In the race to be the first, the Indiana GOP plowed through common sense and internal opposition to pass a law stripping Planned Parenthood of public funding. When signing the bill, Indiana Gov. Mitch Daniels (R) said non-abortion services would “remain readily available” from other providers. In reality, by signing the law, Daniels jeopardized federal funding for all family planning and health care providers and, as a result, access to health care for thousands of low-income Hoosiers.
Because the law bans Planned Parenthood from receiving Medicaid funds in Indiana, it violates a federal law that prevents any state from denying payment to health care clinics that provide a “constitutionally protected service.” Finding Indiana in blatant violation of this law, the U.S Centers for Medicare & Medicaid Services Administrator Don Berwick rejected the law and notified the state that it may lose “all federal funding of its Medicaid program.” But rather than reconsider the drastic move, Indiana will “defy” CMS and continue to implement the law:
Indiana plans to defy an Obama administration letter and continue barring Planned Parenthood from receiving federal funding — a move that, if continued, could cost the state more than $4 billion in Medicaid funds. [...]
The Indiana Family and Social Services Administration plans to continue implementing the legislation, signed by Gov. Mitch Daniels last month, that defunded Planned Parenthood.
“For now, our lawyers advise us that we must continue to follow the law the Indiana General Assembly passed,” says Marcus Barlow, director of communications for FSSA. “We will seek guidance from the attorney general on how to proceed going forward.”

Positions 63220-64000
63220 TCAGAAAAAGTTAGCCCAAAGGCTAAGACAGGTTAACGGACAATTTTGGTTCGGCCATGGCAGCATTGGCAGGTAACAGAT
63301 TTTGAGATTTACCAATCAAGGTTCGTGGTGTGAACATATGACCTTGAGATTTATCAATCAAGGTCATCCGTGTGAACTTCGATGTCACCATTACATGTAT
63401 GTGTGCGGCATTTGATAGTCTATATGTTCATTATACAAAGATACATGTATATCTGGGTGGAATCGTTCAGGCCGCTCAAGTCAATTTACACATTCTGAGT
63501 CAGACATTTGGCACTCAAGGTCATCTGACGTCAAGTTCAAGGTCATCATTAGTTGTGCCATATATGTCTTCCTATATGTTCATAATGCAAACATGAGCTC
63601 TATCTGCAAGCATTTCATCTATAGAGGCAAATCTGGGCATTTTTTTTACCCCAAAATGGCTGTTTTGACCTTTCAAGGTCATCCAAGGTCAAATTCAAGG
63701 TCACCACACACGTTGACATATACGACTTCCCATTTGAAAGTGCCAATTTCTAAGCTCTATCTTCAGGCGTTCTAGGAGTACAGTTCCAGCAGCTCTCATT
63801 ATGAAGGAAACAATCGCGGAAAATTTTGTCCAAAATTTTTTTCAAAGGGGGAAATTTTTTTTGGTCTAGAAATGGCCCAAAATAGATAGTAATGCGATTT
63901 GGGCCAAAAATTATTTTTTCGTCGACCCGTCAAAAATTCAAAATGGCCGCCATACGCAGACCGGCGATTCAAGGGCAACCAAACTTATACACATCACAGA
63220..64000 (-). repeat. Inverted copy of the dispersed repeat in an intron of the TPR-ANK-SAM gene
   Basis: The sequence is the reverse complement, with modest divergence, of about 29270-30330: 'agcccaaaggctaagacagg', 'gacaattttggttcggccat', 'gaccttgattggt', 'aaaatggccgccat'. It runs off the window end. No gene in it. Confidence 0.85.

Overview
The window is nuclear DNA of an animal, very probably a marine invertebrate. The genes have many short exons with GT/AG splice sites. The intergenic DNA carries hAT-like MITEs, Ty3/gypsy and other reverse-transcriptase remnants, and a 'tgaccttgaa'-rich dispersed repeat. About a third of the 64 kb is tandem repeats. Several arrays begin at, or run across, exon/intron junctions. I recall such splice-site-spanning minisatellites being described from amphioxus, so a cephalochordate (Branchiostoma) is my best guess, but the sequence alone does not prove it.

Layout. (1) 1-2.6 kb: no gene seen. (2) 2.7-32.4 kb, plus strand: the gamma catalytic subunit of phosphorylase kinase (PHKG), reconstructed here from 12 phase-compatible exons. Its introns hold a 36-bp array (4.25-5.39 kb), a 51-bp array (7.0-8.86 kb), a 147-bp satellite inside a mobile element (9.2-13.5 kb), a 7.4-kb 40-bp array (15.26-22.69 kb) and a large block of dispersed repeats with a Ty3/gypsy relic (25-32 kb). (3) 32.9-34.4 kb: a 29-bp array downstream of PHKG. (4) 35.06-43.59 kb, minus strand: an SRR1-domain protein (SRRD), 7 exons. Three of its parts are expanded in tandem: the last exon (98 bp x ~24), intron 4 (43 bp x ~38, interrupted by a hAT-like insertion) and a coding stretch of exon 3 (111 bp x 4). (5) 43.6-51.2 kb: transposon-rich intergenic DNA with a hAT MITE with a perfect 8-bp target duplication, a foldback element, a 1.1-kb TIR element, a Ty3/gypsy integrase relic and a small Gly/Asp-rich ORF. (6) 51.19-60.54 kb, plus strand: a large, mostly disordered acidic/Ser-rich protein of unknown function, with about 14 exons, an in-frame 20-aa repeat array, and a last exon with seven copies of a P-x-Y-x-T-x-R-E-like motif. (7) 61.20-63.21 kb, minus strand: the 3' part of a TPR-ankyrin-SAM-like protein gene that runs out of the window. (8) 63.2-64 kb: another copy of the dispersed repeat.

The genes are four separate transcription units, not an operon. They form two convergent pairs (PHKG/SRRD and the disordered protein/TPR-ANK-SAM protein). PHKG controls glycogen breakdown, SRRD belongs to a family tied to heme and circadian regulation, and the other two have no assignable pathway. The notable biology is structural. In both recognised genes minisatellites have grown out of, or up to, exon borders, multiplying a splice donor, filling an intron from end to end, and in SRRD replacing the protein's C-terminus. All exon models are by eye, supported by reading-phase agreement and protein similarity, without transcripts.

A CMS source told Politico that “the entirety of Indiana’s federal Medicaid funding” is at stake should they violate federal law. Last year, Indiana received $4.3 billion in federal funding which “accounts for about two-thirds of the state’s $5.9 billion Medicaid budget.” About $3 million of that funding goes to Indiana’s 28 Planned Parenthood clinics, which, according to Planned Parenthood of Indiana, served about 9,300 low-income patients last year. Of these clinics, only four provide abortion services. What’s more, only 3 percent of their services involve abortions. In going to such an extreme to prohibit one group’s rare practice of a constitutionally protected service, Indiana is imperiling the health care of a great number of Hoosiers to make a political point.
Of course, for many in the GOP, the evisceration of Medicaid seems to be an end goal. At the beginning of this year, GOP governors sought leeway to cut down on their Medicaid rolls through exemption from the health care reform law. House Budget Chairman Paul Ryan’s (R-WI) budget plan seemed to deliver by turning Medicaid into a block grant program, effectively allowing states to cut eligibility and provide less coverage. Idaho Gov. Butch Otter (R) took matters into his own hands and signed an executive order in April that will essentially end Medicaid in his state.
But, as Planned Parenthood President Cecile Richards notes, CMS’s rebuke “serves as a warning to other states” considering a similar ploy with Medicaid. While Kansas, North Carolina, and Texas are toying with similar legislation, Tennessee has already “backed off attempts to defund Planned Parenthood specifically because of concerns over constitutionality.”